Again, we can do so much if we start thinking about how would I want my mother to be treated if she were sitting across the table from me now? And if we put it in human terms, we can make the system more effective, people will be more willing to testify. There are a number of reasons why we should do it, leaving aside the most important, which is the humane reason.

But there is another reason we must focus on victims. Children who have been the witness or the victims of violence too often come to accept violence as a way of live and perpetuate violence as they grow older by their own conduct and their own actions. We should intervene in any instance in which a child has been the victim of violence, in which the child has witnessed terrible violence, to provide counseling to let them know that violence does not have to be part of their life for the rest of their life.

One area that you'll be surprised to hear me mention, but it is a critical area, for the system will break down without it, is provision for indigent defense. There are too many cases continued because there are not adequate lawyers available. There are too many cases reversed because there was incompetent counsel. And unfortunately, ladies and gentlemen, there are innocent people who have been convicted because they did not have appropriate counsel.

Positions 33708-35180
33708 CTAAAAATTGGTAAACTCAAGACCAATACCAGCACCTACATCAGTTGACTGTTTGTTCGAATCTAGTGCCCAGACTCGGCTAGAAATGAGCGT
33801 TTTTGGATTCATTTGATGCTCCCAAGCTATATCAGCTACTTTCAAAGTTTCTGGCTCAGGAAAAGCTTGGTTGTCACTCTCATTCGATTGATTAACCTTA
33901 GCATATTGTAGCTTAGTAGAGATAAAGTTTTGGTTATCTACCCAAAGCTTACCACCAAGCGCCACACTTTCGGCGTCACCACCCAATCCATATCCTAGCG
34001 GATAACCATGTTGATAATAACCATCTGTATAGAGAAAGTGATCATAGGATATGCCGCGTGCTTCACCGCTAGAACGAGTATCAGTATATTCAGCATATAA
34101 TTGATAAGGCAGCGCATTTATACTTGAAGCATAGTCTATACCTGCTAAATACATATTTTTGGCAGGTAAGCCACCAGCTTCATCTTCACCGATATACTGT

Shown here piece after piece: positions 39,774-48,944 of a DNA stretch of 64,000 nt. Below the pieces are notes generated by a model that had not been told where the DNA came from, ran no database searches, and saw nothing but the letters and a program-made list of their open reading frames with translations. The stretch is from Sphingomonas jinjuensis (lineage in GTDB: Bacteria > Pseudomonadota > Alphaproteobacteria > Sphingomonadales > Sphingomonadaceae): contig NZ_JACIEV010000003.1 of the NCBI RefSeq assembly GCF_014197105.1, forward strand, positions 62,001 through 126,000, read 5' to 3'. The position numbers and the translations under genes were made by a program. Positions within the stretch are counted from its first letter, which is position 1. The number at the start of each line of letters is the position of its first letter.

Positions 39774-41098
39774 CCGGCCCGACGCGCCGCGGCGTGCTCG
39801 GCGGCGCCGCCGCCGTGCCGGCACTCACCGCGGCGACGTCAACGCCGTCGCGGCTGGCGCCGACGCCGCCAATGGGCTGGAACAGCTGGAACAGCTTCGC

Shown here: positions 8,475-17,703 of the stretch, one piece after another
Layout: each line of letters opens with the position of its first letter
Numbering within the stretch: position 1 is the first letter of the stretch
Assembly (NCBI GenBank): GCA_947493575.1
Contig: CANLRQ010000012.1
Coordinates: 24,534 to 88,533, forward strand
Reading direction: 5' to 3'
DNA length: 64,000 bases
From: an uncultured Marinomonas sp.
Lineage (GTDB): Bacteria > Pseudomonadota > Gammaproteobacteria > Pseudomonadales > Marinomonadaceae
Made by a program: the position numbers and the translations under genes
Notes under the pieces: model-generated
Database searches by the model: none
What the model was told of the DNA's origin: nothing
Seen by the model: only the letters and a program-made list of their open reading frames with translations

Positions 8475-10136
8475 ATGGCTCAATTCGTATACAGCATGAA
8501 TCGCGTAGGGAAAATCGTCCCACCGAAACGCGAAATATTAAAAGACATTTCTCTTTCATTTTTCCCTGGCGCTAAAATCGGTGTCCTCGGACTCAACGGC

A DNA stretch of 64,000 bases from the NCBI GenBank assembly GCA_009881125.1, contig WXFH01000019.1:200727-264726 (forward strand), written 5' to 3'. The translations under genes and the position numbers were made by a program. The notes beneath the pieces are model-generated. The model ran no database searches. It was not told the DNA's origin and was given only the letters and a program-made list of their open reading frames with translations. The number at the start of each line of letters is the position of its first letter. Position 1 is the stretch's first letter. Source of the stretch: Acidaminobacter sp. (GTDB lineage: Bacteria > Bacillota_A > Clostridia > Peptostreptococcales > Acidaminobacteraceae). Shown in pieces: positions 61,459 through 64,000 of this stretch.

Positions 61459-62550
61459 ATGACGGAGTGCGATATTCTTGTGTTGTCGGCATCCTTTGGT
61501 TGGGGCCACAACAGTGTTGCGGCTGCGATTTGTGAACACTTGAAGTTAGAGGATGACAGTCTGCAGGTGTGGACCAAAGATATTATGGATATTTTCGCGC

If we are to make Gideon versus Wainwright, the Supreme Court decision guaranteeing counsel to those who could not afford it, a reality, if we are to make the law in this country worth something more than the paper it's written on, we've got to make sure that everyone is properly represented in our courts.